Notably, the second limb of that section places an explicit demand on the President to carry other political actors along. Political actors here does not just refer to registered political parties, but also includes the Electoral Commission of the member Country.

It is important to note here that although INEC later published that there was still a possibility of conducting good elections under the extant 2015 Act, it however hinted that the amendments which the 2018 Bill sought to introduce would have cured the controversies which trailed the 2015 elections. A holistic application of the provision of the Protocol would also have gone a long way in building national confidence in the preservation of our long sought democracy.

According to the Secretary-General of the Conference of Nigerian Political Parties (CNPP):
…this singular rejection of the Electoral Act (Amendment) Bill (2018) by Mr. President is another repressive attempt to stem multi-party democracy and has completely removed the last hope of level playing ground for all political parties in the forthcoming elections. It is ironical that President Muhammadu Buhari has been promising free and fair elections and at the same time refusing to give effect to the only instrument that would have proven his commitment to credible electoral process in 2019 …

Looking at the intendment of that Protocol from a third perspective, one would agree that it was made with the aim of curbing the ugly situation where African Leaders in the past usually unilaterally amend electoral laws in order to suit their desire to retain political power till death.

That Protocol did not in any way, desire to inflict hardship on member states. Hence, any interpretation which tends to rob a member state of its desire to amend its electoral laws for the purpose of reflecting rules that will present the electoral process as manifestly free, fair and credible should be avoided.

It could be gleaned from the above that the veto powers available to the president are discretionary powers. Such discretion, however, is bound by some strings of limitation which makes it mandatory that a bill shall only be vetoed if it is in the best interest of the federation to do so. An otherwise use of that discretion is clearly unconstitutional and should be frowned at.

Again, it is not in contention what the true position of the law is on issues arising from acts of authorities, institutions or persons which deviate from the constitutionally prescribed procedures for the exercise of powers available under the constitution. Such deviation, simply put, amounts to abuse of power. Abuse of power itself is a dangerous slap to the face of Rule of Law which could be pinned down to gross misconduct – a constitutional ground for removal from office.

To curb this malady, we humbly appeal to the National Assembly to always shun partisan politics and invoke its powers of Veto Override whenever such contentions arise again in the future.

The National Assembly is clearly the only institution with the power to restore national hope whenever the Executive arm is seen or perceived to act in a manner that may likely jeopardise the democracy and over all interest of the federation.

An amendment of the Constitution to expressly reflect national interest as the ground for exercising veto powers by both the President and National Assembly would also be deeply appreciated by all well meaning Nigerians.


LL.B (Nig.) BL


Chris Ukpai
Chris Ukpai

1. Constitution of the Federal Republic of Nigeria, 1999, hereinafter referred to as “the Constitution”.

2. Musa Abdullahi, “Senate Raises Panel Over 16 Bills Rejected by Buhari”, Daily Trust Newspapers (10 October, 2018) Available at https://dailytrust.com.ng/senate-raises-panel-over-16-bills-rejected-by-buhari/ (Last accessed, 26 December 2018).

3. Henry Umoru, “CJN at NASS to Revive 17 Bills Rejected by Buhari”, Vanguard Newspapers (24 November, 2018) Available at https://vanguardngr.com/2018/11/cjn-at-nass-to-revive-17-bills-rejected-by-buhari/ (Last accessed, 26 December 2018).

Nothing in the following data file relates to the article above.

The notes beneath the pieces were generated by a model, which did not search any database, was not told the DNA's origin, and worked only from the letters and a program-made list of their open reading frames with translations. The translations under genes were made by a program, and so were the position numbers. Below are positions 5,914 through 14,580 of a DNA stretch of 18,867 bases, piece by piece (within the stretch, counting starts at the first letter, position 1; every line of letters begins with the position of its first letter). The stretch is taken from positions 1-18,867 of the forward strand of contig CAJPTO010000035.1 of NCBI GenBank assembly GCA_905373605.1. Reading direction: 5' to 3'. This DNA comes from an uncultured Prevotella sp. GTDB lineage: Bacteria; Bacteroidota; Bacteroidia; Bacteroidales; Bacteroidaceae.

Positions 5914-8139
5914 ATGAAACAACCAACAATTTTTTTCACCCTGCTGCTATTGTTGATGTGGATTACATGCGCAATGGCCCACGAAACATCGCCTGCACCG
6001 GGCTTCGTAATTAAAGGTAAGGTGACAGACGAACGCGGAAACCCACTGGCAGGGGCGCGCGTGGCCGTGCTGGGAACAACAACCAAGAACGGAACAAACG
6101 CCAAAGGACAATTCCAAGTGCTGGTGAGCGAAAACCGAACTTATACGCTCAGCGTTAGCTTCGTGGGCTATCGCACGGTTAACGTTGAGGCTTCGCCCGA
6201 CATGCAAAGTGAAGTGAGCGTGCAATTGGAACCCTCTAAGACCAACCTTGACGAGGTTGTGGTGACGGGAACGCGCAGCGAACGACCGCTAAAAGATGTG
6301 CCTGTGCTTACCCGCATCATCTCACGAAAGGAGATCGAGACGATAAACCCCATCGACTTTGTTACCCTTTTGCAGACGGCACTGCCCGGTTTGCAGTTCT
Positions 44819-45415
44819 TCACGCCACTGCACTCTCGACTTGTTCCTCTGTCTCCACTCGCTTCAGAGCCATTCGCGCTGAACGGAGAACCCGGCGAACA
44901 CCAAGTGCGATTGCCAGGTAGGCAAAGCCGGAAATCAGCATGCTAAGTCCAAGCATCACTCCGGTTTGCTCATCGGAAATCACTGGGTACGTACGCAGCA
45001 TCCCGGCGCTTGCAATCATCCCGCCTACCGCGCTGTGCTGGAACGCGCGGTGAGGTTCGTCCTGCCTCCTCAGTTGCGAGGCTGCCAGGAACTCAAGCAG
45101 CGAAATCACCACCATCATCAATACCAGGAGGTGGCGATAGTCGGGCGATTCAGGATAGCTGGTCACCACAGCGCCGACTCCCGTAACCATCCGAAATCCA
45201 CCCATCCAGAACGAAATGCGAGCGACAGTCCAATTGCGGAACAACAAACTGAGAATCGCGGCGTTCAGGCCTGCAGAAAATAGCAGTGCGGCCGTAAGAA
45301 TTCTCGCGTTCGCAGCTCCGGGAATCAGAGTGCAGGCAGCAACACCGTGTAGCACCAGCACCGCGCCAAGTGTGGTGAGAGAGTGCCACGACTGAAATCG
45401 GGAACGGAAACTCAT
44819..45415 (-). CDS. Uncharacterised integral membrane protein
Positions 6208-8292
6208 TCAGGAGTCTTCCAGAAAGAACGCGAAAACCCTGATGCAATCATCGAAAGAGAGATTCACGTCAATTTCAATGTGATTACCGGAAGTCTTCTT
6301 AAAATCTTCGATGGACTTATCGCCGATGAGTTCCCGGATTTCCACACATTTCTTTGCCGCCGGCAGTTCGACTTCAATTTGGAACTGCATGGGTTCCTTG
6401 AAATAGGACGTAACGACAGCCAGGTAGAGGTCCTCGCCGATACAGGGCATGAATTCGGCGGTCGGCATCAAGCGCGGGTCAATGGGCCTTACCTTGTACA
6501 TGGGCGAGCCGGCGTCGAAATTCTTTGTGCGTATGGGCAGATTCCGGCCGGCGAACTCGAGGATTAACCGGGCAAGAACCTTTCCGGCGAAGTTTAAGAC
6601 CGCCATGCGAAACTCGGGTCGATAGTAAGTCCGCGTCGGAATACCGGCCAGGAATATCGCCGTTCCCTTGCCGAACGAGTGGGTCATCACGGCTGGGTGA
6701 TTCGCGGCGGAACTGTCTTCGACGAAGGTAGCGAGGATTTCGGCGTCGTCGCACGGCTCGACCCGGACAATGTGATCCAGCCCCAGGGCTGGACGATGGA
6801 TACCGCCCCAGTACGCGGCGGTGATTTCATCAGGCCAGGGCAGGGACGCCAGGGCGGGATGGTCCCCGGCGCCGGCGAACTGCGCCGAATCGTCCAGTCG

4. J.F. Olorunfemi, “Whether the Assent of the President is Required for Constitutional Amendment in Nigeria”, Law and Policy Review,vol. 1, (2011), p. 1-34, p.6.

5. Section 9 (2) of the Constitution of the Federal Republic of Nigeria.

6. Section 12 of the Constitution of the Federal Republic of Nigeria.

7. See generally s.8 (1)-(4) of the Constitution.

8. Chapter 4 thereof.

9. I.C. Ukpai, Budget Padding in Legislative Process: Whether Constitutional under Our Laws; Eduresearch Journals (January, 2019), Available at: https://www.eduresearch.ng/projects/budget-padding-in-legislative-process-whether-constitutional-under-our-laws/

10. Section 58 of the Constitution.

11. Ibid, S. 58 (5).

12. S.81 of the Constitution.

13. A.G Bendel v. A.G Federation

14. [1982] 3 NCLR 1 S.C. Also; Doherty v Balewa (1961) All NLR 631 and Balarabe Musa v Peoples Redemption Party (1981) 2 NCLR 736.

15. Emphasis mine.

16. Ernest Chinwo, “Buhari: Why I Refused to Sign Electoral Bill” This Day Newspapers (12 December, 2018) Available at https://thisdaylive.com/buhari-why-i-refused-to-sign-electoral-bill/ (Last accessed, 24 December, 2018).

17. Senior Special Assistant to the President on National Assembly Matters
18. “Real Reason President Buhari Refused to Sign Electoral Bill Without Consulting 91 other Political Parties”, Daily Advent Newspapers (13 December, 2018) Available at https://www.dailyadvent.com/real-reason-president-buhari-refused-to-sign-electoral-bill-without-consulting-91-other-political-parties/  (Last accessed, 17 December 2018).
19. J.O. Nwachukwu, “2019 election: INEC Reacts to Buhari’s Refusal to Sign Electoral Act Amendment Bill, Tasks National Assembly”, Daily Post Newspapers (10 December, 2018) Available at https://dailypost.ng/2018/12/10/2019-election-inec-reacts-to-buhari’s-refusal-to-sign-electoral-act-amendment-bill/ (Last accessed, 24 December, 2018).
20. The umbrella organization of all registered political parties and political associations in Nigeria.

21. Emphasis mine.

22. O. Nwacukwu, “2019 Election: Political Parties React to Buhari’s Refusal to Sign Electoral Act Bill, Task National Assembly”, Daily Post Newspapers (10 December, 2018) Available at https://dailypost.ng/2018/12/10-political-parties-react-to-buhari’s-refusal-to-sign-electoral-act-bill-task-national-assembly/ (Last accessed, 24 December, 2018).
23. S.143 (2) (b) of the 1999 Constitution as Amended.